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    That is some really great info about anvils. Talking about them brings back memories 'cause I remember that my dad had one that he'd had since long before I was born. I remember how it would ring. He kept it till he finally moved to town and had no place to keep it, and tried to get me to take it. But I had nowhere to keep it either and no time for anything but my job at the time, so I'm not sure what ever happened to it. He probably gave it away. I've felt like kicking myself many times for not hanging on to it.
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    Quote Originally Posted by JimR View Post
    I have about 130' of railroad track coming my way and was planning on making an anvil out of a small section of that when I get it. They're replacing a bunch of track in town and one of the guys told me I could have as many base plates and spikes as I can carry away. The 130' of rail is from sections that they are replacing with new. (Still haven't figured out how I'm getting that home yet...) So I should have plenty of good steel to play with.

    Most of the anvils I see up for sale are either Fisher or Budden - both of which I was told were "safe" buys.
    The RR track will work, but I'd still try to hunt for a big chunk of steel. The biggest advantage of the track is the face (top) of it should be very hard, but you don't end up with much mass underneath the hammer because while hard, it's still an I beam shape. To use it as a 'main' anvil, you might want to mount it vertically. If it's free I wouldn't turn it down though, you can always use a couple of pieces for something. Due to the arched top, it makes a nice surface for drawing out metal.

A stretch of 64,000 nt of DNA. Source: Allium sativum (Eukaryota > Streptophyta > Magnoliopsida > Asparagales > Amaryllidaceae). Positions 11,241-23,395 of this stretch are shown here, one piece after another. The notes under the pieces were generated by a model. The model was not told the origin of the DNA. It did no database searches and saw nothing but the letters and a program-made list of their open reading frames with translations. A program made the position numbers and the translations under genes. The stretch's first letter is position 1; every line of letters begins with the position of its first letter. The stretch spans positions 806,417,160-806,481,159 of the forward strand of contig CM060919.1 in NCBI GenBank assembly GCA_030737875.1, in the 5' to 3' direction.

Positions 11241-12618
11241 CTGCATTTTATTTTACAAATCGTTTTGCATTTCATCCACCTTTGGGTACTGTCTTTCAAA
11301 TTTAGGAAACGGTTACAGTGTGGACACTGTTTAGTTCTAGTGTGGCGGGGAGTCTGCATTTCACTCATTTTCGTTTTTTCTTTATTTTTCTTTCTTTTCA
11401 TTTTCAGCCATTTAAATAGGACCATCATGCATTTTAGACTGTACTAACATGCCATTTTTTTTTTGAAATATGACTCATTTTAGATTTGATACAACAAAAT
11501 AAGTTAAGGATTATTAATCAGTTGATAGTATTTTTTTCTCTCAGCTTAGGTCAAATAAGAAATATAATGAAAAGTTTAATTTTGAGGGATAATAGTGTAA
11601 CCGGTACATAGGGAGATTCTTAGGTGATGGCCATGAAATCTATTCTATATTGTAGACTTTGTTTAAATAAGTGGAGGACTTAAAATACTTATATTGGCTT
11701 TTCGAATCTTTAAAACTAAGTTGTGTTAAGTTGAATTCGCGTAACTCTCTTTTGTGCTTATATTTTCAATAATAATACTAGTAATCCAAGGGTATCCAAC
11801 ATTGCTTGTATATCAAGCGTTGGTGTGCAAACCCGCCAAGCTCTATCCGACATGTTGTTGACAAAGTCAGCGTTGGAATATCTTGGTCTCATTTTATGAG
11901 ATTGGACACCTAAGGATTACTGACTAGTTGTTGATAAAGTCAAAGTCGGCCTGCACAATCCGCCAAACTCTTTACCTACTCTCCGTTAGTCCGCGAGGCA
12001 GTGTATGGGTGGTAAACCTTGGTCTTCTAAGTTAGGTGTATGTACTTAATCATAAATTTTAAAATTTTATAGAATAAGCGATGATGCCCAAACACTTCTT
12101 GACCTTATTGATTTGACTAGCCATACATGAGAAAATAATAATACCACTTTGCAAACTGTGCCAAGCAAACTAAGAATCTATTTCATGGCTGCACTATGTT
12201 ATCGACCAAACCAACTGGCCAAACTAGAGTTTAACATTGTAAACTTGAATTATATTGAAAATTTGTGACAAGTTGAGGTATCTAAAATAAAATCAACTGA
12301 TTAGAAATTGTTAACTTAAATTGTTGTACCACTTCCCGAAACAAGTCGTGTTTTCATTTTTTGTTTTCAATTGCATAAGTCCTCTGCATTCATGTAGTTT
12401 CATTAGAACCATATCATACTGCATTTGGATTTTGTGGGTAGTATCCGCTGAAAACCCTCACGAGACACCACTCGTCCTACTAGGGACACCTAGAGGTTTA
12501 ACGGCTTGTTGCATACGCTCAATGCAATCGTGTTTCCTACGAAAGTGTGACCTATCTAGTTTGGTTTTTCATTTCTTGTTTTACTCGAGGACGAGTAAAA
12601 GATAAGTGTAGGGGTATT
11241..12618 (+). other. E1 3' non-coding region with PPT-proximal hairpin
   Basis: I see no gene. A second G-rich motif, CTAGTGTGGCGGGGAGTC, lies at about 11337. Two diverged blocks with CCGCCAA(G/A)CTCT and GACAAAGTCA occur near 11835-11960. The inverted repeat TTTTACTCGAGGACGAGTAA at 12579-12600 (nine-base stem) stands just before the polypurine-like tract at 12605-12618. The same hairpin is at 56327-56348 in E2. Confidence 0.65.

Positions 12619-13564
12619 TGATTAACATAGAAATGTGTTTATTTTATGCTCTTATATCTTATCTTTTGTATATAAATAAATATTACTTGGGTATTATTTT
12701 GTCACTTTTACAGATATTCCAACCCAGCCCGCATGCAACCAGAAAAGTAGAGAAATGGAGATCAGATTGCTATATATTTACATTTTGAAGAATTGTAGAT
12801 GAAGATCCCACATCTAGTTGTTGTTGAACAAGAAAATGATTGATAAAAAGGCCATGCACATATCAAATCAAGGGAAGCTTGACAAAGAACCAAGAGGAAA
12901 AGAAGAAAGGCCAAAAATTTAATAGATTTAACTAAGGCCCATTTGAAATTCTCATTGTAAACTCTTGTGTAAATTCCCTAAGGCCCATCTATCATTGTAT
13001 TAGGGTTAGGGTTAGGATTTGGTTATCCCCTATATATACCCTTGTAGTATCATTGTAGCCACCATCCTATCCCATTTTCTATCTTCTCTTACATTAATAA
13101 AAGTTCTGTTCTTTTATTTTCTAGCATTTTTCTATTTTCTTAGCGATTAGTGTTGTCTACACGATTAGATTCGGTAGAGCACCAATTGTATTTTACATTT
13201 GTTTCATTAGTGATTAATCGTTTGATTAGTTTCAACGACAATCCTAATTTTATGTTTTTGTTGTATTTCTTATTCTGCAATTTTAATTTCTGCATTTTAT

Fisher is considered one of the nicest anvils, and today are very sought after. Being good quality cast iron with a very good top, they're much quieter than most anvils. Hay Budden is another great anvil, along with Trenton and Peter Wright. With most being 100+ years old, the actual brand of an anvil can be tough to identify. Markings wear away over the years, and since most of these were in metal shops people who don't know better end up welding or grinding on them. The key is look for a fairly flat top and clean edges, but it's nothing to obsess over for a first anvil. The biggest key to getting started forging...is to start. For centuries people have forged on small chunks of metal, rocks, etc. Evaluating an anvil, make sure it rebounds the hammer consistently and there aren't any big cracks in the face. Don't be afraid of broken anvils, either. You may run across some that have the horn or tail busted off, but that's okay. The square hole on the anvil is a 'hardy' hole used for holding bottom tools, you can clamp those in a post vice if the anvil is broken. Those can usually be picked up pretty cheap compared to the same anvil that wasn't abused.

    You'll also want to hunt for a post vise. Unlike bench vises, post vises are designed to be hammered on. The fixed jaw is on a 'leg' that sits on the ground, and the moving jaw is attached to it by a pivot bolt. The screw and screwbox float in oversized holes, so none of the hammering impact is transferred to them.